June 2, 2008

Keeping Quiet After Traumatic Event Can Be Better

A University of Buffalo study has found that people who do not discuss traumatic experiences fare better than those who fully express their emotions after the event.

The researchers examined 3,000 study participants who took different approaches to stress management in the wake of the 9/11 terrorist attacks. The participants completed online surveys in the days immediately following the attacks and over the course of the next two years. The participants were assigned to different groups based on whether or not they felt ready to express their feelings. None had lost a friend of loved one in the tragedy.

In general, the study found those who did not talk about the event were less likely to be adversely affected two years later.

Popular wisdom has long held that expressing one's feelings following a traumatic event was preferable to keeping things "Ëœall bottled up', and significant research has been conducted on the subject.   If the assumption that it is healthier to talk about feelings is correct, then the researchers, led by Dr Mark Seery, would have observed those who were initially uncommunicative coping worse with their traumatic memories over time.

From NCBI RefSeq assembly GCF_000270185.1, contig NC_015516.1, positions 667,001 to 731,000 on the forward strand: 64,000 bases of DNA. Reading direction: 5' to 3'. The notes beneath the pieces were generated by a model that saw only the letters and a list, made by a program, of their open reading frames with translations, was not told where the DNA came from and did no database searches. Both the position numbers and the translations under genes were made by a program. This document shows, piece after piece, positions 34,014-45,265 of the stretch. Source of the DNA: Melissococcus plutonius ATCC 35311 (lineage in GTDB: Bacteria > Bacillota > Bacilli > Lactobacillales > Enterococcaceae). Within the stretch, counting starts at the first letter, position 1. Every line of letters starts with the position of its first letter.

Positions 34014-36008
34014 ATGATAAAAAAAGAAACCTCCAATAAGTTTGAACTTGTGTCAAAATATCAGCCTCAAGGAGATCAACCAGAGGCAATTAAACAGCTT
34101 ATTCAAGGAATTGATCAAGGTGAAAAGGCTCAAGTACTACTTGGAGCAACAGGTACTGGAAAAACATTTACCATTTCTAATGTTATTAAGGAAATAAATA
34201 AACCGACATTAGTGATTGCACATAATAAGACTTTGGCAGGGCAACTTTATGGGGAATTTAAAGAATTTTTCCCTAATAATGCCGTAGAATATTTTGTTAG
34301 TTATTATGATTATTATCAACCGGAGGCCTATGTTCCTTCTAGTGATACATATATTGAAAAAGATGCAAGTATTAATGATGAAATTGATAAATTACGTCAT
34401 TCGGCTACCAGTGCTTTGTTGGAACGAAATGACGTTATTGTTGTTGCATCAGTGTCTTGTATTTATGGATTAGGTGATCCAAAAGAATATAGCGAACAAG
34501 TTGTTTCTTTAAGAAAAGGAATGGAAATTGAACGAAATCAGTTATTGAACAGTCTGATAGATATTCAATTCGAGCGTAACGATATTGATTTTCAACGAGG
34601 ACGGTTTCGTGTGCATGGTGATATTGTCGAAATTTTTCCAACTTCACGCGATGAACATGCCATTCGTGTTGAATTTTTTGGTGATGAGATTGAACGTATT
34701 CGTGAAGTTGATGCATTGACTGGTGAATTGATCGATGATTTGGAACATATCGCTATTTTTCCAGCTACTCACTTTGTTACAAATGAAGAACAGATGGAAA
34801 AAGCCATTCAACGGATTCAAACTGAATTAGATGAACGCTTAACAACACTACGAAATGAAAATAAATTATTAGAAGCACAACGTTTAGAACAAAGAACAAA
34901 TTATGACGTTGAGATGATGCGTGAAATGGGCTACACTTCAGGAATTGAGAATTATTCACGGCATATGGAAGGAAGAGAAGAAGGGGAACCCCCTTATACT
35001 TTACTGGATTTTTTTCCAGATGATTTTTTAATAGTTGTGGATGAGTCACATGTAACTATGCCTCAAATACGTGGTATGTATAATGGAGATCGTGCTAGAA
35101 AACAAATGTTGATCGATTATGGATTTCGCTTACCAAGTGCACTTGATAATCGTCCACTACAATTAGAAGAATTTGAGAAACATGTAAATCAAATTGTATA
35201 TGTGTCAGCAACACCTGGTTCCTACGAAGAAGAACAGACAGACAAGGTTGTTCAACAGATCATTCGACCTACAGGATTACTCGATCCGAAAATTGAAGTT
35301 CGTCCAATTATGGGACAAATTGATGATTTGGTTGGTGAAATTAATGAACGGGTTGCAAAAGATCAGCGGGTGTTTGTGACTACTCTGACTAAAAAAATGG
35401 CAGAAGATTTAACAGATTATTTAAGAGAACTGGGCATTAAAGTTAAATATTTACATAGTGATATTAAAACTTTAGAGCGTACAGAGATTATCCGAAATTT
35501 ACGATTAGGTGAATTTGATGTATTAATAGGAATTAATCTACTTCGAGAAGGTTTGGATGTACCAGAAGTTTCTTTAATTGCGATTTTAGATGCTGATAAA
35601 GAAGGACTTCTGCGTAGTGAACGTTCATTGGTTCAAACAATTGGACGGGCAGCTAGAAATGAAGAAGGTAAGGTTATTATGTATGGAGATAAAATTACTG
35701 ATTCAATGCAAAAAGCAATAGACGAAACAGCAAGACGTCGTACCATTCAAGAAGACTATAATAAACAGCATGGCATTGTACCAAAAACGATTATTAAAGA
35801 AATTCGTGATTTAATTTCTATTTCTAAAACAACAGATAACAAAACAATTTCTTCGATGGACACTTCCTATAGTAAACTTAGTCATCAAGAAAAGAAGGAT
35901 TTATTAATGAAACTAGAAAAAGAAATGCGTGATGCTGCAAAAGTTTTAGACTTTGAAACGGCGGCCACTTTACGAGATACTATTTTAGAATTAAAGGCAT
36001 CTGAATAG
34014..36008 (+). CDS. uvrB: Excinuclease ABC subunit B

However, the current study, led by Dr. Mark Seery, found the reverse to be true, finding instead that those who chose not to talk about their experiences appeared to be in better shape psychologically.

"We should be telling people there is likely nothing wrong if they do not want to express their thoughts and feelings after experiencing a collective trauma," Dr Seery told BBC News.

"In fact, they can cope quite successfully and, according to our results, are likely to be better off than someone who does want to express his or her feelings."

But one British psychologist said that other studies had suggested that for many, talking did help.  Professor Stephen Joseph, a trauma specialist, told BBC News it was important not to generalize treatment approaches for all patients, and cited other studies that found talking about traumatic experiences, along with proper counseling, offered the best path to recovery.

"Those people who wanted to express their feelings immediately after 9/11 may have been those who were most deeply affected by it, so it is not entirely unsurprising that they may still have symptoms two years later," he said.

The study was published in the Journal of Consulting and Clinical Psychology.


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University of Buffalo

Journal of Consulting and Clinical Psychology

British Psychological Society